In Bahrain, where a Shia uprising was crushed this year, the authorities held a by-election last weekend to replace Shia members who had withdrawn from parliament in protest at the harsh security crackdown. They portrayed the exercise as a confirmation of the al-Khalifa family’s commitment to political reforms.
Next door in the United Arab Emirates another election was held, this one to a federal national council that has a purely advisory role and in which half the members are, in any case, appointed. The election was billed as a step forward because the number of citizens entitled to take part was significantly increased.
Bahrain has started to receive funds from the six-member Gulf Cooperation Council as it seeks to spend its way out of a slowdown caused by political unrest which is blighting its services-orientated economy.
Sheikh Mohammed bin Essa Al Khalifa, chief executive of the Economic Development Board, says “a significant portion of the GCC funds” have arrived in the past few weeks, referring to the first elements of a $1bn tranche expected this year.
“We are spending on infrastructure, a lot on housing. We are looking at private public partnerships. There are a number of initiatives in the pipeline aimed at encouraging economic growth through social improvement,” he says.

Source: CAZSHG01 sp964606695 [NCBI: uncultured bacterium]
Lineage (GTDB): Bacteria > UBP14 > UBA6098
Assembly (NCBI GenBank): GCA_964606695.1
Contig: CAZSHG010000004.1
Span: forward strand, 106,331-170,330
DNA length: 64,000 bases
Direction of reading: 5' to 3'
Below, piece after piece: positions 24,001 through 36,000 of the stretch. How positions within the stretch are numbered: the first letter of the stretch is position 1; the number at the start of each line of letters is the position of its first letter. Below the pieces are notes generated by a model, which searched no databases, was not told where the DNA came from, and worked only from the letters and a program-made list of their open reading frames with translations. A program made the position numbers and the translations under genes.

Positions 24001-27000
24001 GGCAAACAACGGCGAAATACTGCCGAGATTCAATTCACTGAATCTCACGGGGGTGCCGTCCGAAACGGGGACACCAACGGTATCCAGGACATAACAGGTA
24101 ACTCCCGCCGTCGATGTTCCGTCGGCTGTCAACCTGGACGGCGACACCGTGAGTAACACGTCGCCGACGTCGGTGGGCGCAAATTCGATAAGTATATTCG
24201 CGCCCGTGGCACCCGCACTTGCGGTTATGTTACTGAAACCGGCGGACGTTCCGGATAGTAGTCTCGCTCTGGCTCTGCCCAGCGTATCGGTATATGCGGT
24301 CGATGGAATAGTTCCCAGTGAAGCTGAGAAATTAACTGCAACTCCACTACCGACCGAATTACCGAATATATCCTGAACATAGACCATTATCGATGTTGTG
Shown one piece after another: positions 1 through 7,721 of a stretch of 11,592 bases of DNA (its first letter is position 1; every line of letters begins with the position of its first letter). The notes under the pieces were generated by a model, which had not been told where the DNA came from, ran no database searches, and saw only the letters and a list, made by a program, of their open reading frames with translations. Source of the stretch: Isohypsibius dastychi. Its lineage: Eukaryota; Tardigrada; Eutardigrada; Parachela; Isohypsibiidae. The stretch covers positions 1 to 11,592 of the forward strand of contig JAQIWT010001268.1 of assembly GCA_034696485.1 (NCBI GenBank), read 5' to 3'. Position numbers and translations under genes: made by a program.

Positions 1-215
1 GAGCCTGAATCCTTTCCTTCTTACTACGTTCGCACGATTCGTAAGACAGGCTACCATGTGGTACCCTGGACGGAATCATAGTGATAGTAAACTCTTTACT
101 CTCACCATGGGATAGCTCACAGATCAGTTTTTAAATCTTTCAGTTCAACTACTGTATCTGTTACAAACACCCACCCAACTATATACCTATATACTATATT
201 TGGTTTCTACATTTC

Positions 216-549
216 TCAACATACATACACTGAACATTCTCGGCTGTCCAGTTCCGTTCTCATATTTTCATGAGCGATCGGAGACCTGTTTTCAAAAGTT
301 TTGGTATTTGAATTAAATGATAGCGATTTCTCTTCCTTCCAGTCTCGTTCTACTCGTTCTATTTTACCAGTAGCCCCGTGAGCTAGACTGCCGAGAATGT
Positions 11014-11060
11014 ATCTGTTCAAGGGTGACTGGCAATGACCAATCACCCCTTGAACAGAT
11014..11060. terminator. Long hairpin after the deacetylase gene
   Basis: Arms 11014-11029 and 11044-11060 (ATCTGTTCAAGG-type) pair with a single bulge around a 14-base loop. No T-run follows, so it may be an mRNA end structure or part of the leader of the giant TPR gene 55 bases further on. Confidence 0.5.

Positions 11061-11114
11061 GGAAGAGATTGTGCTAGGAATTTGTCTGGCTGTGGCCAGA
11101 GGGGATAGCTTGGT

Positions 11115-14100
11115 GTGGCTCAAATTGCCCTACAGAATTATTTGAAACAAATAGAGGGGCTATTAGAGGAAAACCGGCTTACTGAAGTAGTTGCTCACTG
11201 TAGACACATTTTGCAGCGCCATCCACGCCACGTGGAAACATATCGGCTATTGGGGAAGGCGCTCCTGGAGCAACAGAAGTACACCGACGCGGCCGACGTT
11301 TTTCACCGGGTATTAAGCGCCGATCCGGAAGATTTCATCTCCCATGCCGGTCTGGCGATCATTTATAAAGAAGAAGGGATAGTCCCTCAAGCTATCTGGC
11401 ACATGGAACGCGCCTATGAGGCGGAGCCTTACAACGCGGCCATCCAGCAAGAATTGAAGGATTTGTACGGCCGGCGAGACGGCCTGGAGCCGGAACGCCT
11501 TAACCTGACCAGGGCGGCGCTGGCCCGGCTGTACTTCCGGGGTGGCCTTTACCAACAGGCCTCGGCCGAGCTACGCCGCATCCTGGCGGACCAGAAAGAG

Options contracts grant investors the right to buy or sell at a fixed price within a defined period or on a predetermined date.
They are used to offset the risk of currency fluctuations. Investors can also make speculative bets using the contracts or explore arbitrage opportunities to benefit from different exchange rates.
Middle East retail, top retail locations, Abu Dhabi Mall, Seef Mall, Raya Mall, Landmark Doha | alifarabia
This downward trend was in sharp contrast to the growth seen in other emerging markets. Not surprisngly, some of the countries most affected by the Arab revolt saw the most severe declines. Bahrain’s retail rents fell 26.7% during the period, while Syria saw a 16.7% decline.
Meanwhile, UAE (3.0%) and Qatar (2.2%) registered more modest falls. Rental uplift was confined to Lebanon (5.2%) – where values in the top shopping areas of Beirut proved resilient to external factors.